3-Ethical imperative imposes Man in finance

For Kant, man is considered the author of morality. Between, on the one hand, directors’ bonuses and tempting dividends sent to shareholders and, on the other, massive job cuts for employees and families left to fend for themselves, what are we to do with humanity? concern for others? In the hurricane of endless enrichment, imperative ethics are essential, as they raise questions about Man (with a capital H) and morality. We believe that finance needs people and other people in order to develop. As long as it appeals to man (the author of morality, according to Kant), it is obliged to take account of Man in his humanity. Who is the other man in front of me with whom I’m going to work, establish a contract, do business, negotiate?. How do I treat it? Hans Jonas (1903-1993)6)Hans Jonas, The Responsibility Principle, An Ethics for Technological Civilization, Champ Essais, 1979 was truly concerned with future generations. This vision, like Kant’s on categorical imperatives, is in line with the theory of Emmanuel Levinas (1906-1995), who insisted on concern for the other. Hans’ responsibility could be likened to the institutional responsibility of Paul Ricoeur (1913-2005), whose ethical vision also emphasizes the other and institutions: a good life, with and for others, in just institutions. We can therefore understand that the ethical aim of a financial institution is to live a good life with and for others. Let finance be fair, good with and for others. The concern of the social sciences: whether finance in the 21st century develops man or develops finance (financialization) in the service of Man7)André Lacroix and Allison Marchildon, Quelle éthique pour la finance?, Presse de l’Université du Québec, 2013. Ethical and responsible behavior is that of the human imperative, responsibility in relation to the treatment of the human being, man considered in all his dimension and richness. Finally, for Kant, man is characterized by an “unsociable sociability”, which means that he cannot live without his fellow human beings, but always tends to abuse his freedom in relation to them. So we need a master, whom we could call ethics, to force him to realize his moral potential and emerge from animality to become a person.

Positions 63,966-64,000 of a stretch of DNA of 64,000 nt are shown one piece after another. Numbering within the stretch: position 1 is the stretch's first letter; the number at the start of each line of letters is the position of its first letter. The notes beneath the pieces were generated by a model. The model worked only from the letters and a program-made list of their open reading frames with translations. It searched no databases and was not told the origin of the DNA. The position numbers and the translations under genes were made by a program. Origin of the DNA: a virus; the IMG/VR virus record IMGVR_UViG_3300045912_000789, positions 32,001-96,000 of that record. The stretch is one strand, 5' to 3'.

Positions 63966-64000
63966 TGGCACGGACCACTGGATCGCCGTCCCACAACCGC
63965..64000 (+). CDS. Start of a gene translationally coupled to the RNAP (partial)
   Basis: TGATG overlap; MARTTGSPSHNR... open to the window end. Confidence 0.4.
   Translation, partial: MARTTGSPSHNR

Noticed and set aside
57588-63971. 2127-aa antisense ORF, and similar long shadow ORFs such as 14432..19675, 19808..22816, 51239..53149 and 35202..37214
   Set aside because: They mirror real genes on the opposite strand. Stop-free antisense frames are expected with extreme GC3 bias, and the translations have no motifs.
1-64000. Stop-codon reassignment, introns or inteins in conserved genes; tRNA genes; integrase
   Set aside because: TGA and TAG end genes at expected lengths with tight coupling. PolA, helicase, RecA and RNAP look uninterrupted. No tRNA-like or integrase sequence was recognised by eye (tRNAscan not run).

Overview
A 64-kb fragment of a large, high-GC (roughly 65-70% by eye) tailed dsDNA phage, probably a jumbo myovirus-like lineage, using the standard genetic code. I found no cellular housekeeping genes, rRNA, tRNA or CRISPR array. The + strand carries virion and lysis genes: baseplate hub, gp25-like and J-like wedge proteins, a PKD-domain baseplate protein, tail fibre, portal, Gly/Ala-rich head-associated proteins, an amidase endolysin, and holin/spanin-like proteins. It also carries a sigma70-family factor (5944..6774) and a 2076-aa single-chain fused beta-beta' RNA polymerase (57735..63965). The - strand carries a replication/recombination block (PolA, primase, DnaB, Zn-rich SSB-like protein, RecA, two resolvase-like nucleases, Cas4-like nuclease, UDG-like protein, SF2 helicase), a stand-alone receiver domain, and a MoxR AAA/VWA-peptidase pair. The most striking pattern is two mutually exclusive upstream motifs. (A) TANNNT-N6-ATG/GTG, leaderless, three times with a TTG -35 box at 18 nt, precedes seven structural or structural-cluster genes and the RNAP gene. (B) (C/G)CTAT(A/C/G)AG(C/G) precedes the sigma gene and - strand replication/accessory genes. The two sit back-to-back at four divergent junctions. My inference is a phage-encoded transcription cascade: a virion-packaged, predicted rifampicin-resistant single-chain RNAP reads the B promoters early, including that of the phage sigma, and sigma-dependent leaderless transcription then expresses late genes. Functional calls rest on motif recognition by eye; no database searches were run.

4- Hans Jonas’ imperative of responsibility

In his essay, Hans Jonas develops the principle of responsibility for technological and digital civilization. This principle is based on valuing existence. In other words, being is preferable to nothingness, which is why it is necessary for humanity to be and to endure, rather than to disappear. Hans Jonas’ thesis is that we have a duty towards future generations, and that what is good for ourselves is not necessarily good for others. The new responsibility he refers to is non-reciprocal. It obliges me to a future that doesn’t exist and to which I wouldn’t hold myself accountable. Hans Jonas constructs his principle of responsibility as a complement to Kant’s principle. Kant’s moral imperative was: “Act in such a way that the maxim of your action can be universalized”.


Conclusion.8)Representation of the financial environment and its various interactions, including the place of imperative ethics and morality